Soc. Geogr., 4, 47-58, 2009
www.soc-geogr.net/4/47/2009/
doi:10.5194/sg-4-47-2009
© Author(s) 2009. This work is distributed
under the Creative Commons Attribution 3.0 License.
 
13 Oct 2009
Critical geography in Germany: from exclusion to inclusion via internationalisation
B. Belina1, U. Best2, and M. Naumann3
1Goethe Univ. Frankfurt, Department of Human Geography, Robert-Mayer-Straße 6–8, 60325 Frankfurt am Main, Germany
2Univ. of British Columbia, Centre for Social, Spatial & Economic Justice, 3333 University Way, Kelowna, BC, V1V 1V7, Canada
3Univ. of Hamburg, Department of Geography, Bundesstraße 55, 20146 Hamburg, Germany

Abstract. Critical perspectives have become more visible in German human geography. Drawing on an analysis of the debate around the German reader "Kulturgeographie" published in 2003, we suggest that this case provides new insights into the "geography of critical geography". We briefly discuss the history of critical geography in Germany, leading to a comparison of the conditions of critical geography around 1980 and in recent years. The focus is on two factors in the changed role of critical perspectives in German geography: (1) the growing internationalisation of German geography, which opened new avenues and allowed new approaches to enter the discipline; and (2) the high citation indices of "critical" journals, which leads to an enhanced reputation and a high significance of international critical geography in the German discipline. However, we draw an ambiguous conclusion: the increased role of critical approaches in German geography is linked to a growing neoliberalisation of academia and a decline of critical approaches in other disciplines.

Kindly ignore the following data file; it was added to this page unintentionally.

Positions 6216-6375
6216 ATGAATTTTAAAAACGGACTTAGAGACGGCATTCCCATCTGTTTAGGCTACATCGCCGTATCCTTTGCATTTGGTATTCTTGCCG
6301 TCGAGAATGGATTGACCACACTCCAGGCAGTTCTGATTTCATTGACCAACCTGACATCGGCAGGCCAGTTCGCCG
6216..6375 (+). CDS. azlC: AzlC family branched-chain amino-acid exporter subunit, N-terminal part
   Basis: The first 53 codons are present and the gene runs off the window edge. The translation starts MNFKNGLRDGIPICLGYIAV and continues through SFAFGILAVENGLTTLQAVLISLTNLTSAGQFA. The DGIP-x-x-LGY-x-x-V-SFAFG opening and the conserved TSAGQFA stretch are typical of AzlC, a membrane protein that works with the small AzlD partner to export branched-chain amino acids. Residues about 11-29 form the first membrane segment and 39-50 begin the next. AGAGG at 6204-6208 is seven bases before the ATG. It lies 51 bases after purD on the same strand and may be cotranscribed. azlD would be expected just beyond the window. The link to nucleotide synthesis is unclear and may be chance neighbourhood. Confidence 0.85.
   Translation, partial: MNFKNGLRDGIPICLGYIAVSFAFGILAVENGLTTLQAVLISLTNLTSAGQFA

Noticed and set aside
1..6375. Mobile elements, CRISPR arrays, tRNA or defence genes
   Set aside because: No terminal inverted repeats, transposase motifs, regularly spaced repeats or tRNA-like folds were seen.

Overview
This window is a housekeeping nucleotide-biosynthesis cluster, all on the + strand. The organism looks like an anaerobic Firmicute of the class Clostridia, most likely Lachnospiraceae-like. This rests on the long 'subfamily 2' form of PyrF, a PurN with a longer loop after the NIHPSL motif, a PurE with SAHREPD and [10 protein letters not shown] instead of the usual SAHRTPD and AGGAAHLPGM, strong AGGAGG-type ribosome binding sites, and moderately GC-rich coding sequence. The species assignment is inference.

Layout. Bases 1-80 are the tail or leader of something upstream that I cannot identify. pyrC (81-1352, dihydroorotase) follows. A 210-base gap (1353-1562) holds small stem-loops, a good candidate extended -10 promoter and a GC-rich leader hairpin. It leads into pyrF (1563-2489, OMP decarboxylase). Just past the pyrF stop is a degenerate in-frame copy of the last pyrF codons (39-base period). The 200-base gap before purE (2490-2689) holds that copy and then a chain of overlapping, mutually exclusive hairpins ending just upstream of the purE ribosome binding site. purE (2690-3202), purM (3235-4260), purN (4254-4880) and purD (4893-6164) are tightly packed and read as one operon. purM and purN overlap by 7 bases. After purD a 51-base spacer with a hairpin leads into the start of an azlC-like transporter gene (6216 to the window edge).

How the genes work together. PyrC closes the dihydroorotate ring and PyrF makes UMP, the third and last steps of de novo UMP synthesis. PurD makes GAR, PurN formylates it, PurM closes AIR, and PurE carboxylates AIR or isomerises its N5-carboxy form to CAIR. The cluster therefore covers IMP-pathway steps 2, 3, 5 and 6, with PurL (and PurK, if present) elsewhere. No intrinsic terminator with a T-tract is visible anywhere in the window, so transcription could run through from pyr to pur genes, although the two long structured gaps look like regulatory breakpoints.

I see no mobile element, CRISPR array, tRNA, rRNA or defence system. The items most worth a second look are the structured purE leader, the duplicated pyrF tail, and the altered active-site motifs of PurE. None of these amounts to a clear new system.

Citation: Belina, B., Best, U., and Naumann, M.: Critical geography in Germany: from exclusion to inclusion via internationalisation, Soc. Geogr., 4, 47-58, doi:10.5194/sg-4-47-2009, 2009.
 
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